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McGrath: Christmas tradition trumps practicality

David McGrath’s daughter Janet her husbKevstfront their real Christmas tree their Chicago home. | Supplied photo

David McGrath’s daughter Janet and her husband, Kevin, stand in front of their real Christmas tree in their Chicago home. | Supplied photo

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Updated: January 24, 2013 6:20AM



Janet, our youngest child, married last summer to Kevin, was getting everything ready for Christmas in her new apartment in Chicago. I won’t use the word “stubborn,” but Janet has always been independent, and she is intent on establishing their own holiday tradition.

But a dozen phone calls in early December made clear her need to replicate aspects of holidays growing up in our homes in Evergreen Park and Oak Forest.

“You sent her the Christmas stockings, right?” I asked my wife.

“She has questions about the Christmas tree,” Marianne said. “Should she put sugar in the water and like that.”

This is a perennial topic of debate between me and Marianne. Not sugar water, but Christmas trees. Real ones have always been important to her — the annual pilgrimage to the tree lot on a chilly night, the scent of pine, keepsake ornaments.

For me, it’s a mess of trouble for something you discard after two weeks, not to mention $50 that would be better put toward gifts or charity. At least, that’s been my losing argument going on 30 years.

Why should Janet and Kevin launch their own 30 years of wasteful practice? Her older siblings, Jackie and Michael, are traditional tree lovers, hopeless romantics like their mother.

But Janet more closely favors my pragmatism, so I thought I’d have a supporter in this year’s discussion. And who knows, Kevin might even be allergic. Pungent pine sap could very well trigger a bad reaction to mold.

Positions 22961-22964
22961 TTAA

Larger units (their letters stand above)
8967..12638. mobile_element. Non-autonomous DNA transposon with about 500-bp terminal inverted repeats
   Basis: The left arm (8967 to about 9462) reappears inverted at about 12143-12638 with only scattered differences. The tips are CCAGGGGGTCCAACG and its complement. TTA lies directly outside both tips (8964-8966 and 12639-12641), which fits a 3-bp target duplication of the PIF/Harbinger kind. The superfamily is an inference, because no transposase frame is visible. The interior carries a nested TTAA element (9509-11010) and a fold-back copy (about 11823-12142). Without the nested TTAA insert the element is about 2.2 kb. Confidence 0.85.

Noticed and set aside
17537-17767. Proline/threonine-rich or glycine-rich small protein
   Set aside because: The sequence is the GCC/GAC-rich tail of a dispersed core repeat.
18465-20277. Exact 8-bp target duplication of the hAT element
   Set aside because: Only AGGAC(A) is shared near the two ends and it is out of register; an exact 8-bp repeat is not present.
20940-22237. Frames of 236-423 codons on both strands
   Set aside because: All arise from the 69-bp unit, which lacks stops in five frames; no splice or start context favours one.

That’s what I plan to tell her. Along with the fire danger, of course. Their place is in the Lakeview community, an upper-floor apartment where a spark or an electrical short in a string of Christmas lights could make them victims in one of the 300 Christmas tree fires that occur nationwide every year.

And there’s that infamous video showing a tree exploding in flames, put out by the National Fire Protection Association. Being technophiles, Janet and Kevin could see it for themselves on the Internet.

And what is the purpose of sawing down a tree to prop up in your living room? Some folks say it’s because the evergreen symbolizes eternal life, the promise of Christmas. But the trees don’t stay “ever green.”

So you pay through the nose for a dead tree that you drag inside. And if it doesn’t burn down your house, you drag it back outside after New Year’s Day, where it’s picked up and likely ends up in a landfill, releasing harmful gases into the atmosphere.

“Not if it’s recycled,” Marianne argues.

But even when recycled, I counter, where do the inert pesticides go? Tree farmers apply cancerous, insect-killing poisons every year over a tree’s approximate life of 10 years, and many towns don’t have the recycling facilities to safely destroy what remains.

The phone rings. “Dad, listen to this!” It’s Janet calling again.

Or at least she was there for a second. Her voice is quickly replaced with some kind of scratchy music held up to the phone. It sounds like “Jingle Bell Rock” but with different lyrics.

Janet comes back on and asks whether I recognize it. “Refresh my memory,” I say, which I immediately regret because then she plays the whole thing over again.

Finally, she explains it’s the music box ornament we gave her when she was little. She goes on to say how she remembers everything about that Christmas morning — including the red “footie” pajamas she wore as she turned the tiny key in the ornament to start the song.

This morning in her new home when she wound the key, it all flooded back: Jackie hugging her Cabbage Patch doll; Mike blowing into his new saxophone; Grandpa still with us, his thundering laugh.

There’s a halting tremble in her voice. “It’s special, Dad.”

It’s just a jack-in-the box ornament playing a silly ditty.

But to her, it’s a hymn. And the ornament is an heirloom, a generational artifact like an antique creche or treetop star that triggers memories and gives permission for families to express love, even if only once a year.

“I know, honey.”

“What about the tree, Dad? Kevin and I weren’t sure what kind to get.”

“Uh, probably balsam fir. They last the longest.”

And I wonder why I can never win these arguments.

David McGrath, a former resident of Evergreen Park and Oak Forest, is an emeritus professor of English at the College of DuPage.



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